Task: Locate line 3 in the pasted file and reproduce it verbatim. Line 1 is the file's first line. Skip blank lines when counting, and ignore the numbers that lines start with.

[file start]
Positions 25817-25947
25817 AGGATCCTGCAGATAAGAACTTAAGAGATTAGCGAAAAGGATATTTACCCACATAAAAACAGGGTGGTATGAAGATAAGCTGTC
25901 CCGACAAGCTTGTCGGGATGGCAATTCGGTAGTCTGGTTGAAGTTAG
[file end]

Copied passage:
25901 CCGACAAGCTTGTCGGGATGGCAATTCGGTAGTCTGGTTGAAGTTAG